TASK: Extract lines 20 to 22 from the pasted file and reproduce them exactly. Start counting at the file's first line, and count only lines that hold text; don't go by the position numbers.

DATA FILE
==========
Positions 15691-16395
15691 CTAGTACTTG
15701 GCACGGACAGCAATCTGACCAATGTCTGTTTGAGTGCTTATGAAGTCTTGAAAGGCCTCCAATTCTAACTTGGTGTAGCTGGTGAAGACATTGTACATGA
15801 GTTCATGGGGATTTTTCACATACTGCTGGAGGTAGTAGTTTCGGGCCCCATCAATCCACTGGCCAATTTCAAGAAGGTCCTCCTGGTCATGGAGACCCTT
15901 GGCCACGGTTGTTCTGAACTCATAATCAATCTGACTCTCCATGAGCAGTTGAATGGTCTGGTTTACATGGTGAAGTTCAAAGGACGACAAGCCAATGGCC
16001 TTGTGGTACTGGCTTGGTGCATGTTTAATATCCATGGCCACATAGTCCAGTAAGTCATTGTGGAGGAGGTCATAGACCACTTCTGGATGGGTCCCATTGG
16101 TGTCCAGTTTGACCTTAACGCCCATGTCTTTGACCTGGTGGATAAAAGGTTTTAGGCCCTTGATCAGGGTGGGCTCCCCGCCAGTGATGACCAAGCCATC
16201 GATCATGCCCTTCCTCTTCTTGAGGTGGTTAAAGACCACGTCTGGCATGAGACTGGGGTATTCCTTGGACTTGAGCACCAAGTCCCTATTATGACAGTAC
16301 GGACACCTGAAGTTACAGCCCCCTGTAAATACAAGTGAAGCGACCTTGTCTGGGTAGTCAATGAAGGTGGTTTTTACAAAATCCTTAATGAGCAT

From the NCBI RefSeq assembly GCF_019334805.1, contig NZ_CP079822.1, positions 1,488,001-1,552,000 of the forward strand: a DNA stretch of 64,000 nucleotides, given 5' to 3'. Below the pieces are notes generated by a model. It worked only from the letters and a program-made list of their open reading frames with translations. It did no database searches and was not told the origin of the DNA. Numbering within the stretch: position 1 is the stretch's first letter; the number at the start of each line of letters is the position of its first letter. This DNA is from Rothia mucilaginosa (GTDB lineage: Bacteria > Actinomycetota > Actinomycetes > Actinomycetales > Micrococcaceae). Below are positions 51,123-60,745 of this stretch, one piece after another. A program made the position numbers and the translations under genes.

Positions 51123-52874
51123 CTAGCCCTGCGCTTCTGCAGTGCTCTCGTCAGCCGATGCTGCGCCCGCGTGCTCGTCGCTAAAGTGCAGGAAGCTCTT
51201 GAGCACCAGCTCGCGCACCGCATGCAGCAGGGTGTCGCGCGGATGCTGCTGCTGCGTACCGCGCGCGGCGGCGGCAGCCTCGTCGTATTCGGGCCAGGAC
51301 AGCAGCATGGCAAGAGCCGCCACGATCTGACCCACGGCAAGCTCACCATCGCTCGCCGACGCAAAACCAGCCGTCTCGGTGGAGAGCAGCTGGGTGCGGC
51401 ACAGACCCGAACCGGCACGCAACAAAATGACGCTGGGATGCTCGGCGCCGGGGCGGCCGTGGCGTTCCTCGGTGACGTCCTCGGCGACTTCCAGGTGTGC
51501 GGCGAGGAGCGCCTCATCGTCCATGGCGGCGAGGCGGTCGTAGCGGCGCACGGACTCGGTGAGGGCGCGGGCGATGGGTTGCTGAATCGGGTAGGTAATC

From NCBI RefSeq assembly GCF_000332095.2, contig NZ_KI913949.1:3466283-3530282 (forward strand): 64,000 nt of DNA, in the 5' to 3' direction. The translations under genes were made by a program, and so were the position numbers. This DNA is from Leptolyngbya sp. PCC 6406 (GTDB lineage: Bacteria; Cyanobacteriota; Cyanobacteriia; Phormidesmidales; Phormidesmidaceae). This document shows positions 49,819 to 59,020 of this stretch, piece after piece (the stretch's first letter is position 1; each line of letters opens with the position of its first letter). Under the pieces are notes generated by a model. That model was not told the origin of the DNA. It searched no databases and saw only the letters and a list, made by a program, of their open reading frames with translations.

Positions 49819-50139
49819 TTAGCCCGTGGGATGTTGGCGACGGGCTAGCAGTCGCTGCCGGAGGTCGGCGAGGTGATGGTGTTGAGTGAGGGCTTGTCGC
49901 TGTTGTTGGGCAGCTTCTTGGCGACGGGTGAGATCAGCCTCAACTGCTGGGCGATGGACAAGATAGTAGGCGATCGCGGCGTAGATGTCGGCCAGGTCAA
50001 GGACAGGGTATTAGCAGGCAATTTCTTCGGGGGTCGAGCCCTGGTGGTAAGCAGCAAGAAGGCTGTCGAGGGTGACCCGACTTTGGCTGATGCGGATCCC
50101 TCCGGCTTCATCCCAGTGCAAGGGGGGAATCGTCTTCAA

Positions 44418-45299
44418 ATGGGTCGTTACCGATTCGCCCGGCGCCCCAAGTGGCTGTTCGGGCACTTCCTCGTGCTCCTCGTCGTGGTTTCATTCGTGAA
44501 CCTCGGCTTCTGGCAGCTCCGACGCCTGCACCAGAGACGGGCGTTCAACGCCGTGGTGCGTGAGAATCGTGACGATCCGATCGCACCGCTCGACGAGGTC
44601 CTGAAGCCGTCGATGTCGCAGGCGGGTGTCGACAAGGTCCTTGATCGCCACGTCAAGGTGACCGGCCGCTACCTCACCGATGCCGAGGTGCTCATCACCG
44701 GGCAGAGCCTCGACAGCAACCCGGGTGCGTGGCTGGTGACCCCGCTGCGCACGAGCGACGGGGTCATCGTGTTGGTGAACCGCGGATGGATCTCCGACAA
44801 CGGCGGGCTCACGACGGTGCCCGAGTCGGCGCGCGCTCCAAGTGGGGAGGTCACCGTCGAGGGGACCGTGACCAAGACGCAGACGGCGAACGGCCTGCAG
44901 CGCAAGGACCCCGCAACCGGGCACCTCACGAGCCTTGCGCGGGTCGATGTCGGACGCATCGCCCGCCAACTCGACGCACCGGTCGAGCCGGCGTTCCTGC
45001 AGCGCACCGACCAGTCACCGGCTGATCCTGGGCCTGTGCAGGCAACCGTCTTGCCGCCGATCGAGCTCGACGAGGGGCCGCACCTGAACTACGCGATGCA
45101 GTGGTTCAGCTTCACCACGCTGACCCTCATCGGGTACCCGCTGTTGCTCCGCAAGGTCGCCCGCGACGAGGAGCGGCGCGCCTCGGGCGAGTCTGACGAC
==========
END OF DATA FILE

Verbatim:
49901 TGTTGTTGGGCAGCTTCTTGGCGACGGGTGAGATCAGCCTCAACTGCTGGGCGATGGACAAGATAGTAGGCGATCGCGGCGTAGATGTCGGCCAGGTCAA
50001 GGACAGGGTATTAGCAGGCAATTTCTTCGGGGGTCGAGCCCTGGTGGTAAGCAGCAAGAAGGCTGTCGAGGGTGACCCGACTTTGGCTGATGCGGATCCC
50101 TCCGGCTTCATCCCAGTGCAAGGGGGGAATCGTCTTCAA